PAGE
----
A company reports an asset’s original cost on its balance sheet. Depreciation removes a portion of this cost from the balance sheet each accounting period. An asset’s original cost minus the amount by which it has been depreciated since its purchase equals its net book value. When you sell a depreciated asset, you must remove its accumulated depreciation and original cost from your accounting records. If the sale price is more than the net book value, you must record a gain. If the sale price is less than the net book value, you must record a loss.
Determine from your records an asset’s original cost and the total depreciation you’ve charged to the asset up to the date of sale, which is its accumulated depreciation. Also determine the price for which you sold the asset. For example, assume you sold an asset for $5,000 that had an original cost of $20,000 and $16,000 in accumulated depreciation.
Subtract accumulated depreciation from the original cost to calculate the asset’s net book value. Subtract net book value from the sale price to determine the gain or loss on the sale. A positive number represents a gain, while a negative number represents a loss. In the example from Step 1, subtract $16,000 from $20,000 to get a $4,000 net book value. Subtract $4,000 from $5,000 to get a $1,000 gain on the sale.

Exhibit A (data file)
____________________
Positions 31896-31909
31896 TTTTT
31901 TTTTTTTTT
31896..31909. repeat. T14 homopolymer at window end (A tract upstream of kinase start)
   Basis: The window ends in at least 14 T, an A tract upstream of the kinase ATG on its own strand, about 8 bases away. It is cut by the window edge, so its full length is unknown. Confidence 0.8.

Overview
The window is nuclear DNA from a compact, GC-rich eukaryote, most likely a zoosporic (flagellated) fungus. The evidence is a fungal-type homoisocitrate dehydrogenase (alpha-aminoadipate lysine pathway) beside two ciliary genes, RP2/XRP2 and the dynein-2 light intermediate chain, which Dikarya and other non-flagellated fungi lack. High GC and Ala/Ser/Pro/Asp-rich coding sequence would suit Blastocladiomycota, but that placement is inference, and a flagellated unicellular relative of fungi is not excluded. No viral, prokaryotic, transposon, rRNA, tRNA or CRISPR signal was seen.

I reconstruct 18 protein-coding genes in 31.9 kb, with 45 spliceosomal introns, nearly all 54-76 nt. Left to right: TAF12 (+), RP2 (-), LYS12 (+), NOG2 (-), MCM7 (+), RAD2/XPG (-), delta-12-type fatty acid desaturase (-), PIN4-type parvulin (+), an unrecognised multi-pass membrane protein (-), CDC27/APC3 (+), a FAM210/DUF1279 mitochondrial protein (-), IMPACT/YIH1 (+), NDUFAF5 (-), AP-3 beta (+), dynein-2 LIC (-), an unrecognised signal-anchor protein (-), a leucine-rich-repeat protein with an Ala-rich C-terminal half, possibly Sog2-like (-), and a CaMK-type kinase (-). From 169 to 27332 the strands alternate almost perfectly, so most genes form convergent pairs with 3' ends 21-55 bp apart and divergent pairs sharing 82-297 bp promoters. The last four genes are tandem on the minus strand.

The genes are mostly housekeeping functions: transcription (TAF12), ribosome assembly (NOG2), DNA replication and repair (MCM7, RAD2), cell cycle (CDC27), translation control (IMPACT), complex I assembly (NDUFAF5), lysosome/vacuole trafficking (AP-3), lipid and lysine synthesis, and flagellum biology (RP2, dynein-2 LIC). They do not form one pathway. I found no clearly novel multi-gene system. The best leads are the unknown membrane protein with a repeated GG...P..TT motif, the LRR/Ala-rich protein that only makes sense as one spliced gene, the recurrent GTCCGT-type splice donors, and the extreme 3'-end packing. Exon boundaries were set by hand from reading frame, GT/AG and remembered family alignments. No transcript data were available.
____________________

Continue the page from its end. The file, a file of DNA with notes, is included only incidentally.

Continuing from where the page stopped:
Debit the accumulated depreciation account that corresponds to the asset sold in a journal entry in your accounting records by the amount of the asset’s accumulated depreciation. This removes the asset’s accumulated depreciation from this account. In this example, debit the account by $16,000.
Debit the cash account in the same journal entry by the amount of the sale price. This increases the cash account. In this example, debit cash by $5,000.
Credit the “gain on sale of asset” account in the same journal entry by the amount of a gain. Alternatively, debit the “loss on sale of asset” account by the amount of a loss. In this example, credit the “gain on sale of asset” account by $1,000.
Credit the asset account that corresponds to the asset you sold in the same journal entry by the original cost. This removes the asset’s cost from this account, which also removes the asset’s value from your balance sheet. Continuing with the example, credit the asset account by $20,000.
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